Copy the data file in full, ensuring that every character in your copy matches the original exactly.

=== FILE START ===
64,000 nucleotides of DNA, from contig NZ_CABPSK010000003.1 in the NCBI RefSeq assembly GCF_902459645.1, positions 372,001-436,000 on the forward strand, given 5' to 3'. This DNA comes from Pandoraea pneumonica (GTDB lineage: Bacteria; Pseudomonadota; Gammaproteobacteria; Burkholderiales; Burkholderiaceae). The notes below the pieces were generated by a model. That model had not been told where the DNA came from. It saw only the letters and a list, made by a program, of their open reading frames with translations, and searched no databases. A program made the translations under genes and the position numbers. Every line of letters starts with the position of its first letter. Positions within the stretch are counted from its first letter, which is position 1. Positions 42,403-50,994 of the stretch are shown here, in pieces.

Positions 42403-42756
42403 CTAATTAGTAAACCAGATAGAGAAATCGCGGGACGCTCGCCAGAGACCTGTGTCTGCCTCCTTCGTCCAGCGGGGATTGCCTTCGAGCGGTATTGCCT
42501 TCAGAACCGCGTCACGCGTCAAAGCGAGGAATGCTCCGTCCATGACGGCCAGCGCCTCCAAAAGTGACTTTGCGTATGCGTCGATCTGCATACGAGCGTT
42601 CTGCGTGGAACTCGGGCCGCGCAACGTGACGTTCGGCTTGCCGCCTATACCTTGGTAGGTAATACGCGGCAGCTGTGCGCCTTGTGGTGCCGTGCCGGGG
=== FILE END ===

64,000 nucleotides of DNA, from contig NZ_CABPSK010000003.1 in the NCBI RefSeq assembly GCF_902459645.1, positions 372,001-436,000 on the forward strand, given 5' to 3'. This DNA comes from Pandoraea pneumonica (GTDB lineage: Bacteria; Pseudomonadota; Gammaproteobacteria; Burkholderiales; Burkholderiaceae). The notes below the pieces were generated by a model. That model had not been told where the DNA came from. It saw only the letters and a list, made by a program, of their open reading frames with translations, and searched no databases. A program made the translations under genes and the position numbers. Every line of letters starts with the position of its first letter. Positions within the stretch are counted from its first letter, which is position 1. Positions 42,403-50,994 of the stretch are shown here, in pieces.

Positions 42403-42756
42403 CTAATTAGTAAACCAGATAGAGAAATCGCGGGACGCTCGCCAGAGACCTGTGTCTGCCTCCTTCGTCCAGCGGGGATTGCCTTCGAGCGGTATTGCCT
42501 TCAGAACCGCGTCACGCGTCAAAGCGAGGAATGCTCCGTCCATGACGGCCAGCGCCTCCAAAAGTGACTTTGCGTATGCGTCGATCTGCATACGAGCGTT
42601 CTGCGTGGAACTCGGGCCGCGCAACGTGACGTTCGGCTTGCCGCCTATACCTTGGTAGGTAATACGCGGCAGCTGTGCGCCTTGTGGTGCCGTGCCGGGG